For the latter, I would definitely say no. I would hope you, dear reader, would too, otherwise I’m not sure we can get along.

I guess my point is that this is tough messy problem currently being solved in a simplistic and ham-handed manner, and that everyone involved should be ashamed of themselves and try and work together to do better. Maybe just baby steps at first – like if you have less than say, 50% of an album, just don’t show it up in a list of albums. If someone searches for that album specifically, show it. Easy. Practically trivial to implement too. Sadly though, I doubt anyone from Apple or Microsoft will ever read this.

Anyways, if you have other suggestions, or know of media players which work in the way I’ve described, leave a comment!

Now the exams have let up a little…

Finally getting on top of things. I only have one more exam, Applications of Quantum mechanics and Electrons in Solids on Thursday morning, then I’m free, free like a bird! So far I think the exams have gone pretty well, but we’ll see how things stack up in the summer!

The Steven Moffat-penned Doctor Who two-parter was as good as his previous work would suggest i.e. excellent, so I’m really happy with the fact he’s going to be in charge of the show for series 5. Shame that won’t be until the year after next! I do wonder what he has lined up for River Song in future – the fact that she’s a character the Doctor will know in his own personal future suggests we’ll see her again down the line.

I recently picked up Buffy Season 8 #15, and it’s possibly one of the best issues yet! Mecha-Dawn vs. Giant Dawn on the streets of Tokyo; can you really ask for more?

I also picked up (at the same time, oddly enough) Neal Stephenson’s Snow Crash, and Charles Stross’ Singularity Sky, the latter of which has a sequel, Iron Sunrise, that I’ve already read, courtesy of my sister buying it for me as a birthday present. So far I’m really enjoying both of them – the best sci fi doesn’t just have character and plot, it has wonderful ideas around which those plots and characters can wind until you have a rich world that at once is both fantastic and believable.

Snow Crash follows the fantastically named Hiro Protagonist: hacker, sword-fighter, pizza delivery boy, in a wonderfully neo-corporate future where a computer technology called the Metaverse allows you to walk around in a virtual-reality version of the Internet. I can’t quite believe it was written in 1992, as some of the ideas contained within are actually starting to come true in parts. The technological vision in here seems like an inspired extrapolation in the Internet-saturated world of today; from 1992, it’s visionary. This is of course one of the other functions of science fiction – to serve as a technological prophet of things to come.

Singularity Sky is different again – set in a future where a hyper-intelligent AI, the Eschaton, has bootstrapped itself into sentience on the Internet, and then distributed humanity across 3000 light-years of space, sending them back in time one year for each light year out, so the civilisations at the edge are 3000 years older than those in the centre. One of the most brilliant things is that real physical ideas are found in abundance – faster than light travel exists, but it’s also a means of time-travel, as such a thing would also be in the real world. Relativity is a fact, not something ignored as too complex to include.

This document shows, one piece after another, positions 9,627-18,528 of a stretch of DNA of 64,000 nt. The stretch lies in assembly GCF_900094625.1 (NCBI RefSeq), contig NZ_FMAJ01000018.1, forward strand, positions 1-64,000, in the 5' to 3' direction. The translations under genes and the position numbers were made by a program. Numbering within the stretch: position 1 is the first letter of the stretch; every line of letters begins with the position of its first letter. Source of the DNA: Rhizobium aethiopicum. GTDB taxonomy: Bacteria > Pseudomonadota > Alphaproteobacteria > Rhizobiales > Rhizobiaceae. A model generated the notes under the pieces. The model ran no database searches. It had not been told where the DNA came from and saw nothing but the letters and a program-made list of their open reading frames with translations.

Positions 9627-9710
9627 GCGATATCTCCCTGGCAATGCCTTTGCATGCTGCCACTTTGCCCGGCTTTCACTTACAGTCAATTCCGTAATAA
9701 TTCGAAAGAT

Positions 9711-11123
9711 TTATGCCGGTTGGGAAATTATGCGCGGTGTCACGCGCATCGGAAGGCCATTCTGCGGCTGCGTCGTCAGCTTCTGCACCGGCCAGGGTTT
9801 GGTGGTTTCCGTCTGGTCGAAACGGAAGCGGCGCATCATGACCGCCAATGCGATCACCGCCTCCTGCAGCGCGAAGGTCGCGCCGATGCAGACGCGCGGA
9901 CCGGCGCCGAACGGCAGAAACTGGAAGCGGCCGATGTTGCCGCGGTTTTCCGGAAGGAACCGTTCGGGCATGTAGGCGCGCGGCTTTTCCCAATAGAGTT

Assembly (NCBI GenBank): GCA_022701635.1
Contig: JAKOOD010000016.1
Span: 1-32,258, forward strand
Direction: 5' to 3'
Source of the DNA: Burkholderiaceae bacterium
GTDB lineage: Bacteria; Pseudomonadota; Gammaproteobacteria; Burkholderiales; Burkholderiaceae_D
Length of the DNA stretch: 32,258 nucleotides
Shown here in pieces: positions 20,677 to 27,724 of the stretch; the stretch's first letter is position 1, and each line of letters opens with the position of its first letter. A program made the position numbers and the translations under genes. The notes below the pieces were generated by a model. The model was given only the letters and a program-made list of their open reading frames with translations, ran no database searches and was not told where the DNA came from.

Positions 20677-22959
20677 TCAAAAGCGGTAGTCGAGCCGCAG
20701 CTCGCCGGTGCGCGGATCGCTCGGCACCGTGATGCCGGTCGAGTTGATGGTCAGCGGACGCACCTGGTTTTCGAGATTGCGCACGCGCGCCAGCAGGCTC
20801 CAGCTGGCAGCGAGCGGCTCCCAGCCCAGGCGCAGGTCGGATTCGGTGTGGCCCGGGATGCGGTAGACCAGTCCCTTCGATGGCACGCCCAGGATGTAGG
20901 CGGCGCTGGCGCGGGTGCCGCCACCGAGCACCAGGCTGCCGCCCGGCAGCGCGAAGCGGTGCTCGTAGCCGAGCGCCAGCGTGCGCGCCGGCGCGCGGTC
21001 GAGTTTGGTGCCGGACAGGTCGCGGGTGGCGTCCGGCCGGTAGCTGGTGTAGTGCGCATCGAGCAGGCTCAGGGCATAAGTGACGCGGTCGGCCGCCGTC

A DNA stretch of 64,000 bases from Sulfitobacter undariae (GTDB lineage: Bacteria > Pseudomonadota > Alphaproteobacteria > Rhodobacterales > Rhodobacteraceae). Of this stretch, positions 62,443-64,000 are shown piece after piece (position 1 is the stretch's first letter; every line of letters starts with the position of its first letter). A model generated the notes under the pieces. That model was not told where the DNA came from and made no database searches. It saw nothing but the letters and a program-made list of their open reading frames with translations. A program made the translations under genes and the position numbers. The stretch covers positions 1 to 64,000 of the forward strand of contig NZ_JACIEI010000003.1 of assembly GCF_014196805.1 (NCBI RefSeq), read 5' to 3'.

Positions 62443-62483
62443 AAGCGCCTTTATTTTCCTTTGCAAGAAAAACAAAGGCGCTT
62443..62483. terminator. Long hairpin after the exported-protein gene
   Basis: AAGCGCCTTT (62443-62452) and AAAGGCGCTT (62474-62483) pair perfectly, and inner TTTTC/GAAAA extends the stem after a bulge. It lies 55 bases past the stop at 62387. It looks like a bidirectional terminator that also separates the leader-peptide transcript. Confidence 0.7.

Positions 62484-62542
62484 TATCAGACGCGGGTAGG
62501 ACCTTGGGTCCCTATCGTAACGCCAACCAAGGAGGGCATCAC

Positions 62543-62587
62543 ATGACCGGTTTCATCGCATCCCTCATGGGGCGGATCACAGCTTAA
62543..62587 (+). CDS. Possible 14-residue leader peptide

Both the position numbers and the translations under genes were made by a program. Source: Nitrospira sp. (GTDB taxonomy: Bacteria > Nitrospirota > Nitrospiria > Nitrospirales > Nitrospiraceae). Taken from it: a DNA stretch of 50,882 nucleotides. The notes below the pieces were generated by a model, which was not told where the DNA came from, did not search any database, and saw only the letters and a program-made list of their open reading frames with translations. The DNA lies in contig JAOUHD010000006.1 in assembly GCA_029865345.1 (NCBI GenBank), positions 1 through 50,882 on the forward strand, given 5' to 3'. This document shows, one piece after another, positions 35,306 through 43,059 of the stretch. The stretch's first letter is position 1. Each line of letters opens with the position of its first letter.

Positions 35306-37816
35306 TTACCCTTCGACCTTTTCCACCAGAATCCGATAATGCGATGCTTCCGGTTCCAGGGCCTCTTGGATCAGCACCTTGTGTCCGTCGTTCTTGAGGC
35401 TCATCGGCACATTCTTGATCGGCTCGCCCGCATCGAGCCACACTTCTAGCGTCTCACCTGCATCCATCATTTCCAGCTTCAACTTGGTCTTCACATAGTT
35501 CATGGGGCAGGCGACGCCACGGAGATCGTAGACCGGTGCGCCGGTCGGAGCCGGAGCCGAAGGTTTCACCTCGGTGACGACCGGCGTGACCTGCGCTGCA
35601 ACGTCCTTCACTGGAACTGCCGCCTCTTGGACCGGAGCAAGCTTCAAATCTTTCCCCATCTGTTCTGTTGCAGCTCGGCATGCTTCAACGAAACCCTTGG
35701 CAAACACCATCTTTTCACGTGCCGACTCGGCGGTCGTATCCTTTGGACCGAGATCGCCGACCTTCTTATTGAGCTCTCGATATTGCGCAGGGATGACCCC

However time travel is not unrestricted; any attempts to violate causality (the principle that events must occur after whatever causes them) are thwarted by the intervention of the Eschaton, which preserves causality for its own ends. This is just the thin end of the idea-wedge in here! The others include mediations on a post-scarcity society, and further ideas on post-human intelligences. Great stuff.

In a public service announcement, you can hear the whole new Coldplay album here: http://www.myspace.com/387267497 Alas, you have to sign up for that insidious hive, MySpace. I’m not sure what I think right now – it’s certainly growing on me, and some songs on here are instant classics, like Lost, and Violet Hill.

Right now I’m also trying to work out what I’m going to do with my time over the summer. I have a handful of ideas, including giving this site the overhaul it’s needed for a while now, and possibly figuring out some way of skewing a satellite map of London so that it matches the distortion of the Tube map. And possibly a good way of managing music. I’m not sure yet…

I’ll leave you with one of the works of the excellent Team Roomba. Best keep your volume turned down…

TF2 Karaoke: Bohemian Rhapsody from FLOOR MASTER on Vimeo

Random Stuff: Coldplay And Live Mesh

Oh, apparently Coldplay will be playing a free show in Brixton on June 16th to promote their new album. I want to go, but I doubt anyone will come with me. Regardless, I will attempt to score tickets. If you do want to (try to) come with, please get in touch.

Also, have a look at the new announcement out of Microsoft, Live Mesh. It looks extremely interesting, and the hardest part about it is actually saying what it does. In a nutshell, it provides a platform that automatically pushes data around between endpoints, be they devices or some kind of service.

It sounds kinda dull said like that, but the implications are pretty huge. Basically, it’s a tool for keeping your data in sync. If you have a desktop computer and a Laptop, for instance, you can set up Live Mesh to share the folders. When you add a photo to the folder on the laptop, it’s automatically replicated to the computer. What makes it even more useful is that Microsoft provides a large (5 GB-ish, I think) glob of storage, so even if your desktop is turned off, the photo will replicate up to the service, then down to your desktop when you switch it on.

You can also access all the data stored on the service straight from a browser. And it’s not hard to create your own kinds of custom endpoints. One example is creating an interface to Facebook, so the moment you load photos onto your computer they could start replicating up to Facebook, automatically, in the background. And vice-versa, any pictures of you that appear on Facebook are automatically grabbed into your mesh.

Absolute tip of the iceberg. The platform is pretty much completely general. This is going to be huge. Sadly, it’s in private beta right now, so it’s not so much possible to use it unless you get invited, and then only with some difficulties (there’s a silly country lock) but I’m itching to get my hands on it.